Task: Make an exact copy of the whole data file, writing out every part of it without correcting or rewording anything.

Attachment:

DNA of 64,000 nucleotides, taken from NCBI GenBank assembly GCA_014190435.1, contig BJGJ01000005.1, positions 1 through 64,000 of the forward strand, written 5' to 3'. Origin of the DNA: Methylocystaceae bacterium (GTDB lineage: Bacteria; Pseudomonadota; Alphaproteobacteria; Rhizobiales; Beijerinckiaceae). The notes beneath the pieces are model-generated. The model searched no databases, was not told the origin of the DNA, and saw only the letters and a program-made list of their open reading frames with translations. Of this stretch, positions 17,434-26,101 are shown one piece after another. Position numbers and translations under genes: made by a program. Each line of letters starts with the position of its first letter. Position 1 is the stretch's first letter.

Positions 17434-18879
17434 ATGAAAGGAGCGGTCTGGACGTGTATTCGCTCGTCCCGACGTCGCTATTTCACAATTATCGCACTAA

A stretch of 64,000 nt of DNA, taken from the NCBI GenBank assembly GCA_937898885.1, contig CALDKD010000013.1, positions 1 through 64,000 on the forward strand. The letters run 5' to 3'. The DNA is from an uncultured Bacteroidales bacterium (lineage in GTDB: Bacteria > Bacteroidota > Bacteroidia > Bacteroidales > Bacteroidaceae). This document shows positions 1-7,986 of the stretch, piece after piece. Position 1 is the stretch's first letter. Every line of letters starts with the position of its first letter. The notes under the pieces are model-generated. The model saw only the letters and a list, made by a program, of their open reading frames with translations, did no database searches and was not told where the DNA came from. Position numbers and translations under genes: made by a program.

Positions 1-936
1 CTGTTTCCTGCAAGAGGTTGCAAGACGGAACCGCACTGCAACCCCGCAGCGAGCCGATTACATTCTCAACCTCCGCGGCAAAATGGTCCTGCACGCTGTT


DNA of 64,000 nucleotides, taken from NCBI GenBank assembly GCA_014190435.1, contig BJGJ01000005.1, positions 1 through 64,000 of the forward strand, written 5' to 3'. Origin of the DNA: Methylocystaceae bacterium (GTDB lineage: Bacteria; Pseudomonadota; Alphaproteobacteria; Rhizobiales; Beijerinckiaceae). The notes beneath the pieces are model-generated. The model searched no databases, was not told the origin of the DNA, and saw only the letters and a program-made list of their open reading frames with translations. Of this stretch, positions 17,434-26,101 are shown one piece after another. Position numbers and translations under genes: made by a program. Each line of letters starts with the position of its first letter. Position 1 is the stretch's first letter.

Positions 17434-18879
17434 ATGAAAGGAGCGGTCTGGACGTGTATTCGCTCGTCCCGACGTCGCTATTTCACAATTATCGCACTAA

A stretch of 64,000 nt of DNA, taken from the NCBI GenBank assembly GCA_937898885.1, contig CALDKD010000013.1, positions 1 through 64,000 on the forward strand. The letters run 5' to 3'. The DNA is from an uncultured Bacteroidales bacterium (lineage in GTDB: Bacteria > Bacteroidota > Bacteroidia > Bacteroidales > Bacteroidaceae). This document shows positions 1-7,986 of the stretch, piece after piece. Position 1 is the stretch's first letter. Every line of letters starts with the position of its first letter. The notes under the pieces are model-generated. The model saw only the letters and a list, made by a program, of their open reading frames with translations, did no database searches and was not told where the DNA came from. Position numbers and translations under genes: made by a program.

Positions 1-936
1 CTGTTTCCTGCAAGAGGTTGCAAGACGGAACCGCACTGCAACCCCGCAGCGAGCCGATTACATTCTCAACCTCCGCGGCAAAATGGTCCTGCACGCTGTT